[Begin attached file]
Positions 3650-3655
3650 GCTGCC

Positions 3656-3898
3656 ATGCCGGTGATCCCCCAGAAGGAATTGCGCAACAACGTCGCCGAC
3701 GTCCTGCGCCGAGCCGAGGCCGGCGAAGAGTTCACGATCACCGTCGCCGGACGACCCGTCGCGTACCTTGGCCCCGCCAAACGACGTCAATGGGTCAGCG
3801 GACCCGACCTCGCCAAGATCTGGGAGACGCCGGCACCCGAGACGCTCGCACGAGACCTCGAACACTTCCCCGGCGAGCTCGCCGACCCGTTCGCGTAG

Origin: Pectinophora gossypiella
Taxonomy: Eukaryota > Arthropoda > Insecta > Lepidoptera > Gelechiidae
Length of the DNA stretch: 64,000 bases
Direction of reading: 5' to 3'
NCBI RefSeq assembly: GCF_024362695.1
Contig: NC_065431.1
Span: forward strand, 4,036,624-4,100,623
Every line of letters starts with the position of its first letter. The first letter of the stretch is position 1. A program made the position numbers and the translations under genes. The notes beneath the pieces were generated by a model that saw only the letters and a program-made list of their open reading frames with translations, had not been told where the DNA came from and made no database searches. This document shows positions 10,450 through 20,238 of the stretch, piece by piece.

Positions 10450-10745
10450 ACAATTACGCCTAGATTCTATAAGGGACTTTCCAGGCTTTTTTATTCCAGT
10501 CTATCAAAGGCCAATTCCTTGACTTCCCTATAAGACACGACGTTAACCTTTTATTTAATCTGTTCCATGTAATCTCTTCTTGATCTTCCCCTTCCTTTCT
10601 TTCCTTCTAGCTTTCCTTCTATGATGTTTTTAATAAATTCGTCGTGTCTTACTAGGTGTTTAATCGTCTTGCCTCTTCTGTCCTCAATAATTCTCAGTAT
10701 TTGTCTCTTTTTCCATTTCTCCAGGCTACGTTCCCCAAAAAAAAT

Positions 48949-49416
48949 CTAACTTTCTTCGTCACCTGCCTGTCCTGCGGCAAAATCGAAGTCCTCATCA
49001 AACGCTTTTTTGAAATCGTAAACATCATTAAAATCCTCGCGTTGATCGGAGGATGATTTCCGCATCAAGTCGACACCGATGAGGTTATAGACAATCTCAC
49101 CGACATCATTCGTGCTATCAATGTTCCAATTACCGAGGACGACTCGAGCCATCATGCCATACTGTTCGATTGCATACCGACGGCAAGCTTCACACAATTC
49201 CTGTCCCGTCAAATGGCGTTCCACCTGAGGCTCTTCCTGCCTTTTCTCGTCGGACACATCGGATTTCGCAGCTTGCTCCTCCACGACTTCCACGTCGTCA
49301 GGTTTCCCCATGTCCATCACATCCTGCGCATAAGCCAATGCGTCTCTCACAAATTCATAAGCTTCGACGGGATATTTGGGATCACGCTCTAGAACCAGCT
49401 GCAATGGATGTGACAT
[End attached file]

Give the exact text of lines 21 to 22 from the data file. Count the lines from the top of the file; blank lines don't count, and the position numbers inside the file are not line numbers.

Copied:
48949 CTAACTTTCTTCGTCACCTGCCTGTCCTGCGGCAAAATCGAAGTCCTCATCA
49001 AACGCTTTTTTGAAATCGTAAACATCATTAAAATCCTCGCGTTGATCGGAGGATGATTTCCGCATCAAGTCGACACCGATGAGGTTATAGACAATCTCAC